• Feeling hungrier than usual
  • Unexplained weight loss
  • Delayed healing of injuries
  • Blurred vision
  • Numbness and tingling in hands, feet or toes
  • Dark patches of skin
  • Skin rashes and lesions
  • Yeast and urinary tract infections (women)
  • Erectile dysfunction (men)

For more details about these conditions, see our guide to symptoms of diabetes. However, please note that with prediabetes and early stages of type 2 diabetes, you often don’t notice anything.
If you think you have any of the warning signs of diabetes, see your doctor.

3. About blood sugar

Our guide, “What you need to know about blood sugar”, can help you learn more about both high and low blood sugar. This guide to diabetes focuses specifically on the high blood sugar levels that occur in diabetes.

How do you know if you have too much sugar in your blood? If you don’t know already, it’s simple to test in a few seconds, either in your doctor’s office or with your own inexpensive blood glucose meter.2

If you are testing your blood sugar at home, read and follow the directions that come with your blood sugar meter. For most meters, the general procedure goes like this:

  1. With clean hands, place a test strip in your blood sugar meter.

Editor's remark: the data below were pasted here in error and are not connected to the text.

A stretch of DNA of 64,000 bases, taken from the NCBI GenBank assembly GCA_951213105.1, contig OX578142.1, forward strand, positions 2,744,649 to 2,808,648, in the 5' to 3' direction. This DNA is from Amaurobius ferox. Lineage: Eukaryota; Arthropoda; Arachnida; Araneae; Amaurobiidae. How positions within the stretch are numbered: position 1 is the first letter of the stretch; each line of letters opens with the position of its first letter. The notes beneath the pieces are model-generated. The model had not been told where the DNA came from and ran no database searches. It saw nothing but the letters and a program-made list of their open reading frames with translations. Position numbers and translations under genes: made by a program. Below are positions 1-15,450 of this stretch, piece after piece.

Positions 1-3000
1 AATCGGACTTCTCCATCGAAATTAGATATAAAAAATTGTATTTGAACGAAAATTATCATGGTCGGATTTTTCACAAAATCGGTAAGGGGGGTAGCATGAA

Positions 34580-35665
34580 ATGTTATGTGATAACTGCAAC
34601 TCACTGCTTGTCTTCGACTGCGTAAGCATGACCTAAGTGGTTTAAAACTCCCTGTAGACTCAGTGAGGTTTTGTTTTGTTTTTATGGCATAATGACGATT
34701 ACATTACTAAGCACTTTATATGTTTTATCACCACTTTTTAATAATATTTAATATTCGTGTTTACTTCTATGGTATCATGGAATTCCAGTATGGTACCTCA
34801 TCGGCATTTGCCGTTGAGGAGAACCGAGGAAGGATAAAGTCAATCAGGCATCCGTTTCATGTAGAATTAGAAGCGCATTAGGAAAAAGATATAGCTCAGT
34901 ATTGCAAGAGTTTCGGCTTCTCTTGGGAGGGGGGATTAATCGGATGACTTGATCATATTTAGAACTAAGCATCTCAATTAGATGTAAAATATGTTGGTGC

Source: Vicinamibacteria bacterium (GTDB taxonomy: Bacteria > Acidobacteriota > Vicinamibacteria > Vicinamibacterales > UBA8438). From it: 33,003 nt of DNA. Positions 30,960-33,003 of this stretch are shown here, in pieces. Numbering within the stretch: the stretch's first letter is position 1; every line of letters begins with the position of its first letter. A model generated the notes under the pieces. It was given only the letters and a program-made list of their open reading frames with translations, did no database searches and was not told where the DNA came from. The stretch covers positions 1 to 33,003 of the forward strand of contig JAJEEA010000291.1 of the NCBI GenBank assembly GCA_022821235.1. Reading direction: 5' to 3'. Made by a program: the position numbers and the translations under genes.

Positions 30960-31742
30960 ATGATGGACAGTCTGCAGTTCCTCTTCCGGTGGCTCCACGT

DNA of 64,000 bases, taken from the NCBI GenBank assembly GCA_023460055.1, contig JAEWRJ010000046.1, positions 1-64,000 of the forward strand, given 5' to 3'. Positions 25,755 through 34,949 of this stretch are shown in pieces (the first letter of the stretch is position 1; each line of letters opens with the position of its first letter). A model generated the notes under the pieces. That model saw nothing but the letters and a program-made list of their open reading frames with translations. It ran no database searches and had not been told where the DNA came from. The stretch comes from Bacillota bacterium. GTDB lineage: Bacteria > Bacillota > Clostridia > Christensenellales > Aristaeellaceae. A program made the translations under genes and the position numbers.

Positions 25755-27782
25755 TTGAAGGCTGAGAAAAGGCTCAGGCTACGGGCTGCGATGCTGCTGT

2. Prick the side of a finger with the lancet to draw a drop of blood.
  3. Place the tip of the test strip on the drop of blood.
  4. After a few seconds, the blood sugar meter will give you a reading.

Compare your own blood sugar reading with the ranges below: 3

Keep in mind that a single blood sugar reading isn’t enough for a diagnosis of diabetes. Your doctor can perform further testing to confirm whether you have diabetes or prediabetes.

If you are already on a low-carbohydrate diet and you are concerned about the measurements you’re getting, see “How a low-carb diet affects blood sugar measurements.”

4. Food & diabetes

People with diabetes have difficulty keeping blood sugar levels in a normal range. The blood turns “too sweet” as glucose levels rise.4

Sugar in your blood comes from two places: your liver and the food that you eat. You can’t do much to control the amount of sugar your liver makes, but you can control the foods you eat.

Foods are made up of three broad categories known as macronutrients (major nutrients): carbohydrate, protein, and fat. Many foods are a combination of two or all three macronutrients, but we often group foods according to whether they are mostly carbohydrate, protein, or fat.

Carbohydrate

Foods that turn into glucose when they are digested are called carbohydrates. When glucose enters the bloodstream, it’s called blood sugar.